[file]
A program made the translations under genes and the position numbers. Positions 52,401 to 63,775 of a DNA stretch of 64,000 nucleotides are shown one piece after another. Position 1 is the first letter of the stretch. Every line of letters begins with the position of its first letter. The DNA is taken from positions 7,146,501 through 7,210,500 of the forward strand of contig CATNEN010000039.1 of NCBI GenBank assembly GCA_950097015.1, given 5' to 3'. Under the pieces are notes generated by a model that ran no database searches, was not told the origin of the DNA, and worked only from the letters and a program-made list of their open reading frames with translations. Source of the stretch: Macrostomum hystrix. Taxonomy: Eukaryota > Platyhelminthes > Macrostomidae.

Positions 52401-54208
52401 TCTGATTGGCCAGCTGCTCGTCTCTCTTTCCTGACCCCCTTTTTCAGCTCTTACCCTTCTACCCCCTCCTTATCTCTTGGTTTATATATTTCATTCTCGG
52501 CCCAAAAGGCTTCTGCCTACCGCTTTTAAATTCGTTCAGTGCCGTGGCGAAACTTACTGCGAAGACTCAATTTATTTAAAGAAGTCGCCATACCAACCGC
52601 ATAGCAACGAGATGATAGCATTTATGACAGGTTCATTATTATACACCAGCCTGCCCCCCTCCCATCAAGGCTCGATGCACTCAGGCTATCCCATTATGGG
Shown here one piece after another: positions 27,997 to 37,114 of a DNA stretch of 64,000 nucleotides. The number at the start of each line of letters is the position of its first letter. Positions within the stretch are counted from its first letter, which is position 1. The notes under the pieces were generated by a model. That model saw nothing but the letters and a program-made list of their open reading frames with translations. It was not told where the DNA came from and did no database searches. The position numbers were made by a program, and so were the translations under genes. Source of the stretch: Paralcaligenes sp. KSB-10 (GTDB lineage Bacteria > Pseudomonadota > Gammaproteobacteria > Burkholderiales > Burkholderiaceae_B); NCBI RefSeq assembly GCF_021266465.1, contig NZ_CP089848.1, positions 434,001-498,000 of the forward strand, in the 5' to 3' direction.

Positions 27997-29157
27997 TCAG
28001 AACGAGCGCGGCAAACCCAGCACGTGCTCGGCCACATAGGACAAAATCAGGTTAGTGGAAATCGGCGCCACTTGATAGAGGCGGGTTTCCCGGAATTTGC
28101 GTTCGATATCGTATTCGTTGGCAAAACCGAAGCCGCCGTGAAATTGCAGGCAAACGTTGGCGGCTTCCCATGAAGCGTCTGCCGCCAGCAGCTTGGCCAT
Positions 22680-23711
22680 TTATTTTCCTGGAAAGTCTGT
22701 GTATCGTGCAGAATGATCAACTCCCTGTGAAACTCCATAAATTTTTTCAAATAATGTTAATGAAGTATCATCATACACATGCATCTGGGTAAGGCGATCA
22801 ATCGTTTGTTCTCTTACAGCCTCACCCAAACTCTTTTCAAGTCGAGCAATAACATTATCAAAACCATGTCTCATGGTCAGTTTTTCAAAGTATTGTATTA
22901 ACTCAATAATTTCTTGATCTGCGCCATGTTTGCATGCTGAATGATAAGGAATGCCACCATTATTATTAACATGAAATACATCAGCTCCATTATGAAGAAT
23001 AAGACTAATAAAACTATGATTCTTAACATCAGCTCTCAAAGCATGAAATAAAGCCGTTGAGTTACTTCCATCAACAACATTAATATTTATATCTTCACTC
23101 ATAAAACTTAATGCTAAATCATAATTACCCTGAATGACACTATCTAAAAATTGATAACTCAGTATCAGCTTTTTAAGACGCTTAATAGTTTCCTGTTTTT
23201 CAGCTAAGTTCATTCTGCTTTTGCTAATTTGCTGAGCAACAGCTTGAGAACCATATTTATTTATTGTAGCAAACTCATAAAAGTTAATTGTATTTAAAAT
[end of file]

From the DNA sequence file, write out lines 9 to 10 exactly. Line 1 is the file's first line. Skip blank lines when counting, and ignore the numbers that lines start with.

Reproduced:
28001 AACGAGCGCGGCAAACCCAGCACGTGCTCGGCCACATAGGACAAAATCAGGTTAGTGGAAATCGGCGCCACTTGATAGAGGCGGGTTTCCCGGAATTTGC
28101 GTTCGATATCGTATTCGTTGGCAAAACCGAAGCCGCCGTGAAATTGCAGGCAAACGTTGGCGGCTTCCCATGAAGCGTCTGCCGCCAGCAGCTTGGCCAT